LL's hopes may reside in interoperability. That may bring both a large number of users through cross-use and revenue from enabling the said interoperability (although it may also end up being a cost for LL).

Posted: Jul 10th 2008 10:20AM (Unverified) said

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M's reply is certainly a response to Lively--as much as Lively is a response to SL. Key design differences show that Google is aiming for a mega, inter-galatic audience:

* can use your name, id whatevery you want --so it can be part of you online persona and "not a second life".
* is browser plug-in (although is 10mb really a plug-in or a application?) but it is meant to co-pilot browsing experience and I can imagine how it be able to trigger web pages nicely
* it is dumbed-down interface--is attractive to newbies and techno-phobes (= all dem people finally on social media sites, but can't handle 3D navigation)
* It will get massive, global enrollment as part of the googleverse. 500,000 users of SL is nada in comparison--14mm reg, I bet Google gets 20mm by end of the year or even more.

Community is not just about visual experience, it is about a shared experience with people--google already has that credibility, the global distribution and marketing muscle via youtube (which works well inside lively btw)

The game just changed. If LL was surprised, well yet another example of their head up/in there own codebase.

Posted: Jul 10th 2008 10:22AM (Unverified) said

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ps...Lively has their own growing pains to deal with also!
http://groups.google.com/group/lively-help-sign-inaccess-issues/browse_thread/thread/4cc4e447f2139744

hope you all luckier then me trying to get into a blank little Lively room!

Posted: Jul 10th 2008 1:42PM (Unverified) said

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In the short run Lively is also an opportunity. LL needs to find a way to reach and market itself to the percentage of new Lively users who are capable of handling 3D navigation and the multi-layered interface of SL -- people hungry for more.

That would be a whole lot of people new to VW's who will quickly realize that GooogleWorld is so limited and limiting. How can LL reach that segment within Lively?

LL is increasingly being pulled hard in many directions. But they should first prioritize repairing the glaring, growing disconnect with their userbase and their natural advocates by responding far more aggressively to the biggest typical customer complaints. Maybe that means hiring more employees skilled at listening. That is their best possibility to keep and grow market share.

I hope they listen.

Posted: Jul 10th 2008 2:00PM (Unverified) said

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Eladrienne on Plurk: 'Lively made me appreciate SL a helluva lot more!'

=D

Posted: Jul 10th 2008 6:57PM (Unverified) said

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What I personally 'fear' is that the whole mainstream — specially people that never saw a virtual world before, eg. 2 billion Internet users, or perhaps just the 250 million Google Account registered users — and see Lively and go: "oh, so that's a virtual world? BORING! I can't understand the hype about it." and never give anything else a try.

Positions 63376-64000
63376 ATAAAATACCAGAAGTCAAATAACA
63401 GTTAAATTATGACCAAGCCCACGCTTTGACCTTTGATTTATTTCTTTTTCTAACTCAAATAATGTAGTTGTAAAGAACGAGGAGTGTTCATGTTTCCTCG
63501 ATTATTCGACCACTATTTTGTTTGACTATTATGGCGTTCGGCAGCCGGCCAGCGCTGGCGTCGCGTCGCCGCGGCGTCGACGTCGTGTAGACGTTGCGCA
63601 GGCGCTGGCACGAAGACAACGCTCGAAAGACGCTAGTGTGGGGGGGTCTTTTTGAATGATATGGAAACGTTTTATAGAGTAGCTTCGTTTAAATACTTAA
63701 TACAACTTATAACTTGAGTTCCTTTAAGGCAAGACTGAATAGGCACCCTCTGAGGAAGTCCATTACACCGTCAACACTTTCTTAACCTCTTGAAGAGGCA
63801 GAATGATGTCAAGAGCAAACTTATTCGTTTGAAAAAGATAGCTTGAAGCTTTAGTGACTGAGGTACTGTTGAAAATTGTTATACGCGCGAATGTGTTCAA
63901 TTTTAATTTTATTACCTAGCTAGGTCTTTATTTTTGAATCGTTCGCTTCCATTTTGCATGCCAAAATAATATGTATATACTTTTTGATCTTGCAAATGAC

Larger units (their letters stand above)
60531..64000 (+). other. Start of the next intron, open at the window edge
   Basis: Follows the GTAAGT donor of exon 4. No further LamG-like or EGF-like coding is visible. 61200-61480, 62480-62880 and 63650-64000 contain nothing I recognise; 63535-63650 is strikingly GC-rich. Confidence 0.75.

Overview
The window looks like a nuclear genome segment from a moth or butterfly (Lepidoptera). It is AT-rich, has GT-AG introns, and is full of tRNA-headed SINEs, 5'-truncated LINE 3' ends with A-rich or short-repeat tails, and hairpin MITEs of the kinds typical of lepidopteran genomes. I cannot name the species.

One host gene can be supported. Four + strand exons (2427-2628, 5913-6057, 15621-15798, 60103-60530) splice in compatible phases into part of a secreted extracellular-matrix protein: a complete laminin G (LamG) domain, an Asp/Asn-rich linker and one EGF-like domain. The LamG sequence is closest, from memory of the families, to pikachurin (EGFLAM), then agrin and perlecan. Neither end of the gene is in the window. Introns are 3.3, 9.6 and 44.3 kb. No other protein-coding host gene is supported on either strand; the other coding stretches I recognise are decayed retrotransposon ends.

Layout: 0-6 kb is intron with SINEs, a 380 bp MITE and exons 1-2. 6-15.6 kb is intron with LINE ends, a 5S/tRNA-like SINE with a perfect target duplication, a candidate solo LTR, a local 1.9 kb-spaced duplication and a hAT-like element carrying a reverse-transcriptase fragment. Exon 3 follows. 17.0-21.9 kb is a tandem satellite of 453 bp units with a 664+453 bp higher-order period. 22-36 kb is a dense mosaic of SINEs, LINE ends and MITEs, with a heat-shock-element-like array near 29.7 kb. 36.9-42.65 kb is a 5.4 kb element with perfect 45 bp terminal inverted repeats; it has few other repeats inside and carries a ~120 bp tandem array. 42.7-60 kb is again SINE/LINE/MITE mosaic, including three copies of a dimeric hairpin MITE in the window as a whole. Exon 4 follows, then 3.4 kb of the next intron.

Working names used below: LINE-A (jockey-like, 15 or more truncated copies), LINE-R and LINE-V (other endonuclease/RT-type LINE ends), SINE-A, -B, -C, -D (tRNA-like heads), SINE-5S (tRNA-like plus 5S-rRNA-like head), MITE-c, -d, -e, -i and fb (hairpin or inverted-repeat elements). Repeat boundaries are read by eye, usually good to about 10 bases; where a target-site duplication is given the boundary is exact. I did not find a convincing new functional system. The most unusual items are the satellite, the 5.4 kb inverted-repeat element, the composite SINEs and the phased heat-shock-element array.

I mean, if Google's product is the worst example of a virtual world ever created, and if that's what a first-time VW user ever sees, what kind of impression will they have?... They won't ever try anything else.

In fact, I haven't seen a single "VW newbie" on Lively yet. From the list of rooms you can see that they're all part of the 60 million MMOG/MMORPG/social 3D world crowd — experienced users, all of them, on any of the hundreds or thousands of existing platforms. And my, aren't they unimpressed... but they have elsewhere to go.

"Utter newbies" will not have that luck. They'll believe that they're logging in to the Ultimate Virtual World, the one done by "the company that does no evil". If their experience is bad, they'll just delete the plugin and forget about virtual worlds... forever.

Posted: Jul 10th 2008 10:04PM (Unverified) said

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I've played around with Lively and i think it has a lot of potential.

Posted: Jul 11th 2008 12:50AM (Unverified) said

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Lively absolutely is a competitor. Some people use SL as a casual chat interface, or spend a lot of their time in SL doing that, and Lively may be a better choice for that.

When Walmart comes to town they don't kill off the fabric stores by selling everything they do. They kill them by selling the basics, siphoning off those customers. A fabric store that turns a slim profit becomes a money-losing enterprise. It doesn't matter that Walmart isn't a viable alternative for those products.

Lively will siphon off some of SL's customers. Probably not the biggest and most profitable customers, but they'll take enough to make two things happen. First, SL will have fewer sociable people and will be less interesting. Second, they'll give Google resources to keep improving Lively.

LL would have to be totally daft to not take this very seriously.